Good weather picks up harvest pace

Everything but corn. Farm fields in Grand Forks and Polk counties are just about bare of crops, except for the acres of rustling stalks of tardy corn, tanned and rested but still not ready for harvest. The past seven days were the best week for h...

Everything but corn.

Farm fields in Grand Forks and Polk counties are just about bare of crops, except for the acres of rustling stalks of tardy corn, tanned and rested but still not ready for harvest.

The past seven days were the best week for harvest in more than a month and it was better Monday as combines gobbled up the much of the last of the dry edible beans and soybeans in the Red River Valley.

After Saturday, 64 percent of the soybeans in North Dakota and 77 percent in Minnesota were harvested, according to the U.S. Department of Agriculture's weekly crop progress report. After sunny, breezy, dry and unseasonably warm weather Sunday and Monday, there's little doubt that North Dakota farmers have only about a quarter of their soybeans left, while Minnesota farmers likely are closer to 90 percent completed.

That's still well behind normal: 96 percent in North Dakota and 98 percent in Minnesota by Nov. 8, based on the average of the previous five years.


Dry edible beans were 84 percent harvested by Sunday in North Dakota and 92 percent in Minnesota; normally those crops would pretty much be in the bin by now.

American Crystal Sugar Co. said its final beet harvest numbers show an average yield of 22 tons per acre. While that is at least the sixth-best on record, it's considered below normal now after the new standard set the past three years of 25 tons an acre, company officials say. Sugar content this year was less than 17 percent, also not a prime number.

The growing season just didn't cooperate as well as growers hoped.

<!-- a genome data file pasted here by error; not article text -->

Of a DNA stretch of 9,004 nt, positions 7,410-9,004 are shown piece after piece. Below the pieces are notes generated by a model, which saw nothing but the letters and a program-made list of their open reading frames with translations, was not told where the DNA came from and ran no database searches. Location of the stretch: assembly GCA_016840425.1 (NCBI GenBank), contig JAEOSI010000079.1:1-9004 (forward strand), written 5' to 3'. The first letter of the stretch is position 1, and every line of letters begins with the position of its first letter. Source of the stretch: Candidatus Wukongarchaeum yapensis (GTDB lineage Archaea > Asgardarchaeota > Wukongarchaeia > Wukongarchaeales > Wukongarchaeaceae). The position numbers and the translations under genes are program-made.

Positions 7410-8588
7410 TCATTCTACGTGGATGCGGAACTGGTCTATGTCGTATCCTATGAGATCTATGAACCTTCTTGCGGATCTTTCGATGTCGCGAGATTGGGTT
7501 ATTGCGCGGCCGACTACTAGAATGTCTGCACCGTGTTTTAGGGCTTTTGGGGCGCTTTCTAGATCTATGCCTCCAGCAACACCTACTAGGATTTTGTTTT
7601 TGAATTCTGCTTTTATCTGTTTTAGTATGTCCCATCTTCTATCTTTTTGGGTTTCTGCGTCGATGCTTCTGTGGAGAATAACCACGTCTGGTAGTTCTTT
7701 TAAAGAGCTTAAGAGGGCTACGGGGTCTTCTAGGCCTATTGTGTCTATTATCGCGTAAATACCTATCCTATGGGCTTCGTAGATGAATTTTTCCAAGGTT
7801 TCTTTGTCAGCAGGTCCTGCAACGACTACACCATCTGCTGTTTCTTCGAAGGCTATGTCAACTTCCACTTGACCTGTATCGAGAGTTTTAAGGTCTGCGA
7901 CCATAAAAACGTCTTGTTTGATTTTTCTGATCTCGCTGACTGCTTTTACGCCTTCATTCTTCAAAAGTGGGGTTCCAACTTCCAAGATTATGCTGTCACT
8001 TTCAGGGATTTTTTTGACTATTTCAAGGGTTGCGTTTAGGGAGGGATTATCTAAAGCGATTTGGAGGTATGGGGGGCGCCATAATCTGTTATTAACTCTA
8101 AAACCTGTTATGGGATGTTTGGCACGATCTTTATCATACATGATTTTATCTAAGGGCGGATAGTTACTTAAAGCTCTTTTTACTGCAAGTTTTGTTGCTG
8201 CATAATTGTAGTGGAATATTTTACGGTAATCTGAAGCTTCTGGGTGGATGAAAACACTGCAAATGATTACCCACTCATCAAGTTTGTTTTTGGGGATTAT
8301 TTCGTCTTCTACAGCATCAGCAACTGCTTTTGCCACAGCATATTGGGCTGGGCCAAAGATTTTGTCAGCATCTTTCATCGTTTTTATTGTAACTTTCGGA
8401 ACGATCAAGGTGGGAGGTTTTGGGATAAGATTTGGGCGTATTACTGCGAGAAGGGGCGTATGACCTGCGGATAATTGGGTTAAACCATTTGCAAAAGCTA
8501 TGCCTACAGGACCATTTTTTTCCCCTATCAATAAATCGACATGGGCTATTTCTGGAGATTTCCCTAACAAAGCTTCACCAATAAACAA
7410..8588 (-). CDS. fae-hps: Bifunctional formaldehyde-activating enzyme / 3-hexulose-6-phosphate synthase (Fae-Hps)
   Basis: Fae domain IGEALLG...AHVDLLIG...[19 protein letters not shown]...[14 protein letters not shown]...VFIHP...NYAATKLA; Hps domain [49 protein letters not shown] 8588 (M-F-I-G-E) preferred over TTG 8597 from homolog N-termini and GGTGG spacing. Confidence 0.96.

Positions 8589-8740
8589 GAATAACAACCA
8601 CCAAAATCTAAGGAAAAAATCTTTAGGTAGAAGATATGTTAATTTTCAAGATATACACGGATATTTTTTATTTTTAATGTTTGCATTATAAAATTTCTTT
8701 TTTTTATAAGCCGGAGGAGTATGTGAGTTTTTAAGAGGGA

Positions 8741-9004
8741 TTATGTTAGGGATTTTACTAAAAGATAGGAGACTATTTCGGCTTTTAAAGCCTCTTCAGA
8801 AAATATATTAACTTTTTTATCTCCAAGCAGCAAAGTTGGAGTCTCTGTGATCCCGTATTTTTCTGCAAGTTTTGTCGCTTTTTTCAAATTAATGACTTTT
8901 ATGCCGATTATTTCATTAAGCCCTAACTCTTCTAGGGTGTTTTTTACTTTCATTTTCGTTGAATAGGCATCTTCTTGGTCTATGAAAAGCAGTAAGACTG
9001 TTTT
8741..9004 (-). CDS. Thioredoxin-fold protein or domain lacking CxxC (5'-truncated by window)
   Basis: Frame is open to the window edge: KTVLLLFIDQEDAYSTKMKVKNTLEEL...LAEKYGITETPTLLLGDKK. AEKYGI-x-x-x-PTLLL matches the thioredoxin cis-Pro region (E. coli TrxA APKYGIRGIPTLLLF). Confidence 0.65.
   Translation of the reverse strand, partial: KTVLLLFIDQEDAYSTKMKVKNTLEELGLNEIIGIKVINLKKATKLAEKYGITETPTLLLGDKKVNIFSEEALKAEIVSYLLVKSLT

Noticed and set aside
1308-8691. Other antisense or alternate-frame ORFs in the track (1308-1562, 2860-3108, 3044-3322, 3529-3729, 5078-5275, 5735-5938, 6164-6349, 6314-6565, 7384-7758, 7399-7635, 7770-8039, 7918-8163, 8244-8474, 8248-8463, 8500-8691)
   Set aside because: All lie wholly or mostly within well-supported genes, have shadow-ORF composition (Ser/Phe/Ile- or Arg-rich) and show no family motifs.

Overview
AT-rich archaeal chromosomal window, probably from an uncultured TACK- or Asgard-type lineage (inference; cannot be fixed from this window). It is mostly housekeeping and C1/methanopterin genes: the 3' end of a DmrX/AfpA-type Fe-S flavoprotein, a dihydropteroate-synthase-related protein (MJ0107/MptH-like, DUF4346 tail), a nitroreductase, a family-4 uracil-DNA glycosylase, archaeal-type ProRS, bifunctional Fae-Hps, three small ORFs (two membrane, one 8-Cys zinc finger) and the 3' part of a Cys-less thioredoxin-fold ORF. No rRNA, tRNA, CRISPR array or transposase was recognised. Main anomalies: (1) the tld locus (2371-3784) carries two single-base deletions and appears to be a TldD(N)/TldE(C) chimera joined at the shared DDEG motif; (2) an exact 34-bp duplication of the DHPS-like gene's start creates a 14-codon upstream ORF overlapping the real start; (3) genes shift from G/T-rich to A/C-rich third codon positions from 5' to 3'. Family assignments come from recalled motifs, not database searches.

But if last year's corn harvest, in the wettest fall on record in the Red River Valley, seemed late, it's a piker compared to this year. A late start because of spring flooding combined with a cool summer to end up with nearly all the crop still in the field in North Dakota in what may be a record start for harvest. Normally, the corn harvest begins by early October and is mostly completed by now.

By Sunday, only 3 percent of the state's corn had been combined, compared with 21 percent a year ago and 65 percent in the five-year average.

It's better in Minnesota, where 23 percent of the corn was harvested by Sunday, compared with 72 percent a year ago and 83 percent by the same date in the five-year norm.

Caramel corn

Although the corn crop in North Dakota mostly is mature, it's very wet, with some of the first fields coming off at moisture contents reported at 30 percent, 17 points above where it's got to be for binning. In Minnesota, the corn is coming in at an average moisture of 27 percent, USDA reported.


At moisture levels of 30 percent or more, it costs so much to dry the corn using propane-fueled heat that it's a balancing act whether it pays better to leave the corn, even until spring, to let it dry down in the field. And if corn kernels are immature, they can "caramelize" under the heat of a grain dryer. It might sound like a value-added crop and a treat, but it's a bummer for farmers; caramel-colored kernels don't sell well.

Jay Nissen, president of the North Dakota Corn Growers Association, said he hopes to start combining corn late today or Wednesday on his farm northwest of Larimore, N.D. What he heard Monday at the grain elevator were reports of corn moisture levels up to 32 percent.

Last year, he experienced corn caramelization for the first time, with a wet crop.

"It does look just like caramel corn," he said. "We just turned the heat down in the dryer and that took care of the problem. Of course, then it takes longer to dry."

If winter comes before corn harvest is completed -- which looks more and more likely -- that's not necessarily all bad.

Last year proved that North Dakota's corn crop left in the field wintered surprisingly well, said Tom Lilja, executive director of the growers association. The stalks held up in the snow, test-weights increased as the kernels dried and moisture levels came down with no drying costs, Lilja said recently.

But it's always a gamble trying to figure what the weather and corn prices will be like next week, much less through the winter and spring.

In his part of the country, with lots of cover for deer around the fields, Nissen said that's a big reason to get corn harvested before winter.


"I'm not worried about losing crops to the weather over winter, I'm worried about losing them to the deer. Wildlife does way more damage during the winter than the weather ever would, especially in this part of the state."

The good news is that the rest of this week is forecast to be mostly dry and warmer than normal in eastern North Dakota and northwest Minnesota, meaning harvest should go apace.

Reach Lee at (701) 780-1237; (800) 477-6572, ext. 237; or send e-mail to

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